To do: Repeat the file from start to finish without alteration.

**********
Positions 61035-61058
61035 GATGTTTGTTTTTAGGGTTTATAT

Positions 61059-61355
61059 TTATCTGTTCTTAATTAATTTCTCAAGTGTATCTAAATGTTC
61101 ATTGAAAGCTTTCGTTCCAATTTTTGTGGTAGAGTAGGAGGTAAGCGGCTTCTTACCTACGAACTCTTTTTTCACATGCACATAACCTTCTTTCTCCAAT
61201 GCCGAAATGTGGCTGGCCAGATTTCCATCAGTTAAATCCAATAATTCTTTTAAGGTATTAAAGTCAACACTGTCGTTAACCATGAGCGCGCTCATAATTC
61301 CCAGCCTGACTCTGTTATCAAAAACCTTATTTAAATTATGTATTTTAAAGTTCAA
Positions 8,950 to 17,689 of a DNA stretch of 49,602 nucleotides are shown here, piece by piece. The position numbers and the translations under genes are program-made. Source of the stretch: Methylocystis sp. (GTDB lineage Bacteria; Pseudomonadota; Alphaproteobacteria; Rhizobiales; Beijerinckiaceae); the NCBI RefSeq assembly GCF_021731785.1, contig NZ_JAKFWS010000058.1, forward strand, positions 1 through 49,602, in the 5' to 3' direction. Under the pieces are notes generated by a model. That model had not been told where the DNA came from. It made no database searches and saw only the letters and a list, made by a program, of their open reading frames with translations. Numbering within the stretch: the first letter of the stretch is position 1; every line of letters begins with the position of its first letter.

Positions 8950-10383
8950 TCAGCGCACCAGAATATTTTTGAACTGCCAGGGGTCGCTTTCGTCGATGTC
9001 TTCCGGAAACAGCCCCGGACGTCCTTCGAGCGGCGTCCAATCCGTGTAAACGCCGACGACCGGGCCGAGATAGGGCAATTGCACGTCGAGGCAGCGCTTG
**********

Positions 61035-61058
61035 GATGTTTGTTTTTAGGGTTTATAT

Positions 61059-61355
61059 TTATCTGTTCTTAATTAATTTCTCAAGTGTATCTAAATGTTC
61101 ATTGAAAGCTTTCGTTCCAATTTTTGTGGTAGAGTAGGAGGTAAGCGGCTTCTTACCTACGAACTCTTTTTTCACATGCACATAACCTTCTTTCTCCAAT
61201 GCCGAAATGTGGCTGGCCAGATTTCCATCAGTTAAATCCAATAATTCTTTTAAGGTATTAAAGTCAACACTGTCGTTAACCATGAGCGCGCTCATAATTC
61301 CCAGCCTGACTCTGTTATCAAAAACCTTATTTAAATTATGTATTTTAAAGTTCAA
Positions 8,950 to 17,689 of a DNA stretch of 49,602 nucleotides are shown here, piece by piece. The position numbers and the translations under genes are program-made. Source of the stretch: Methylocystis sp. (GTDB lineage Bacteria; Pseudomonadota; Alphaproteobacteria; Rhizobiales; Beijerinckiaceae); the NCBI RefSeq assembly GCF_021731785.1, contig NZ_JAKFWS010000058.1, forward strand, positions 1 through 49,602, in the 5' to 3' direction. Under the pieces are notes generated by a model. That model had not been told where the DNA came from. It made no database searches and saw only the letters and a list, made by a program, of their open reading frames with translations. Numbering within the stretch: the first letter of the stretch is position 1; every line of letters begins with the position of its first letter.

Positions 8950-10383
8950 TCAGCGCACCAGAATATTTTTGAACTGCCAGGGGTCGCTTTCGTCGATGTC
9001 TTCCGGAAACAGCCCCGGACGTCCTTCGAGCGGCGTCCAATCCGTGTAAACGCCGACGACCGGGCCGAGATAGGGCAATTGCACGTCGAGGCAGCGCTTG